This press release features multimedia.
This new service is only available in 37 cities.
Remote access to a customer vehicle is handled via the free Amazon Key mobile app, which interacts with the remote vehicle opening/locking system in a way the company says allows only a one-time entry, much like the in-home system.
Last October, Amazon was reportedly in "direct talks" with Phrame, a San Francisco-based provider of smart license plates, to develop a solution that allows for direct-to-trunk delivery.
The service works like any regular Amazon delivery: Upon ordering, a shopper can track his or her package through real-time notifications, including delivery status. Amazon unlocks the auto, allowing the delivery person to drop the package inside, and then locks it back up within minutes. It's an extension of Amazon Key, a program introduced past year that lets the company's couriers place packages inside participating users' homes when they're away to reduce the risk of theft. With Amazon Key, the company's delivery drivers could unlock users' door and leave the package inside, even if no one is home.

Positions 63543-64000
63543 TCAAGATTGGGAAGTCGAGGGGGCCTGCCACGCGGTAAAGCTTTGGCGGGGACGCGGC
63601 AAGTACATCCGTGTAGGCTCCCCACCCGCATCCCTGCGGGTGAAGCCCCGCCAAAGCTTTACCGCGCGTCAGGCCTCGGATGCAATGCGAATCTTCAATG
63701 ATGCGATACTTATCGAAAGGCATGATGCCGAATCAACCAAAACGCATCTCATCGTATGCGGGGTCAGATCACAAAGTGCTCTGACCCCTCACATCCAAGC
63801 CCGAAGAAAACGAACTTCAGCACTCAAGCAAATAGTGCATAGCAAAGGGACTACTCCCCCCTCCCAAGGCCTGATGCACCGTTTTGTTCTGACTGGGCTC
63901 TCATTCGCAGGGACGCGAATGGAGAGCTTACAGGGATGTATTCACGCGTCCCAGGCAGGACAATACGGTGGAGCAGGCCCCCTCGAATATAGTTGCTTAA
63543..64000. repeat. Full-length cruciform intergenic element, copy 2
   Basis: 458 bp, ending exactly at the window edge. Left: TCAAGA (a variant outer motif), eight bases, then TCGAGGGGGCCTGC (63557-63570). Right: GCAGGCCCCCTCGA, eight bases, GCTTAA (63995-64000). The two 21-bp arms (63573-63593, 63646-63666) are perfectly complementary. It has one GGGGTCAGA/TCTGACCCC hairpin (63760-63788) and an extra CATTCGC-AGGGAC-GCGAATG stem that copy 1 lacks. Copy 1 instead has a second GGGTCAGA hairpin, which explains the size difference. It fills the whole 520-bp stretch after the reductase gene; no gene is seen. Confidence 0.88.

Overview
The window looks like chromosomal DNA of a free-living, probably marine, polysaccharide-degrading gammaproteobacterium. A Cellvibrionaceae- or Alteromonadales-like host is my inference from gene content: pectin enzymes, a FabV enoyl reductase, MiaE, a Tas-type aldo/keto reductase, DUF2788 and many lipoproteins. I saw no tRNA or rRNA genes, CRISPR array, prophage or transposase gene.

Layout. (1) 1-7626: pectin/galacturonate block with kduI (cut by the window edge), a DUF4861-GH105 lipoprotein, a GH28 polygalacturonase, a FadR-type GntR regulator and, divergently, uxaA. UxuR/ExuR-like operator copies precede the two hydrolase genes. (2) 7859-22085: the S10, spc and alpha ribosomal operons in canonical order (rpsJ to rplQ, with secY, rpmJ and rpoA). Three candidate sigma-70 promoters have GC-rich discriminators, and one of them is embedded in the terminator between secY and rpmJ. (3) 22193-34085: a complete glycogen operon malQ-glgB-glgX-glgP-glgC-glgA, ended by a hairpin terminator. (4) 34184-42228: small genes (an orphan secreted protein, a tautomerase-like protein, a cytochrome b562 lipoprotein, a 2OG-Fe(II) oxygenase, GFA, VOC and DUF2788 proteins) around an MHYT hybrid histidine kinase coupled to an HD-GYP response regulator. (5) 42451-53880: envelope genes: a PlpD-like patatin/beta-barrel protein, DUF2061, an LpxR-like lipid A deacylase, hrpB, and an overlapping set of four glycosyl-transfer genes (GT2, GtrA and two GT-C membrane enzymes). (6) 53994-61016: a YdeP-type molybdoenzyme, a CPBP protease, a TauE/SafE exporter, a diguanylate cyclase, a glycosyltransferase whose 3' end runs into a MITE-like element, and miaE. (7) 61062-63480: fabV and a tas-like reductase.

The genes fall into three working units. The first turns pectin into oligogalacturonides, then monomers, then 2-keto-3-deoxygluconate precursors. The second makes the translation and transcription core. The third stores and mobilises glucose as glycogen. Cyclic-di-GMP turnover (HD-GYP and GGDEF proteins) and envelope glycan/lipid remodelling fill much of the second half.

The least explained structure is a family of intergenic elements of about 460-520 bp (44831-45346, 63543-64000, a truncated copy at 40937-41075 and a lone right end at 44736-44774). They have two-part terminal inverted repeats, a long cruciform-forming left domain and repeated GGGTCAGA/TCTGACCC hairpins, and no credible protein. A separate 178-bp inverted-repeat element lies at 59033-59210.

Head to Amazon's In-Car delivery page for more information or to sign up.
Customers won't be able to get in-car deliveries if they park inside gated and underground parking garages where satellite signals often can't penetrate.
Current vehicles compatible with the service include 2015 or newer Chevrolet, Buick, GMC and Cadillac vehicles with an active OnStar account, and 2015 or never Volvos with an active Volvo On Call account. Amazon says it hopes to add other auto brands in the future.
Amazon is trying to quell any security fears customers have by explaining how verification is done.
To activate the service, customers can download the Amazon Key App which will link their Amazon and OnStar accounts.
A final notification comes when the vehicle is locked with the package inside. In addition, the courier will never get a key to your vehicle or any special code whatsoever.
This also means that your delivery can be sent to any address on your account (home, office, friends house, family, etc).
"Simplification of experience for our consumers is central to Volvo's digital vision".
The press release doesn't mention anything about groceries, but it's not hard to imagine having staples like bread, sodas and other non-perishables waiting in your vehicle either when you walk out of your office or waiting in your auto in your driveway when you get home. Tuesday the company launched its new Amazon Key in-car delivery service. "This mix of vehicle and commerce is starting the next wave of innovation and we intend to be at the forefront".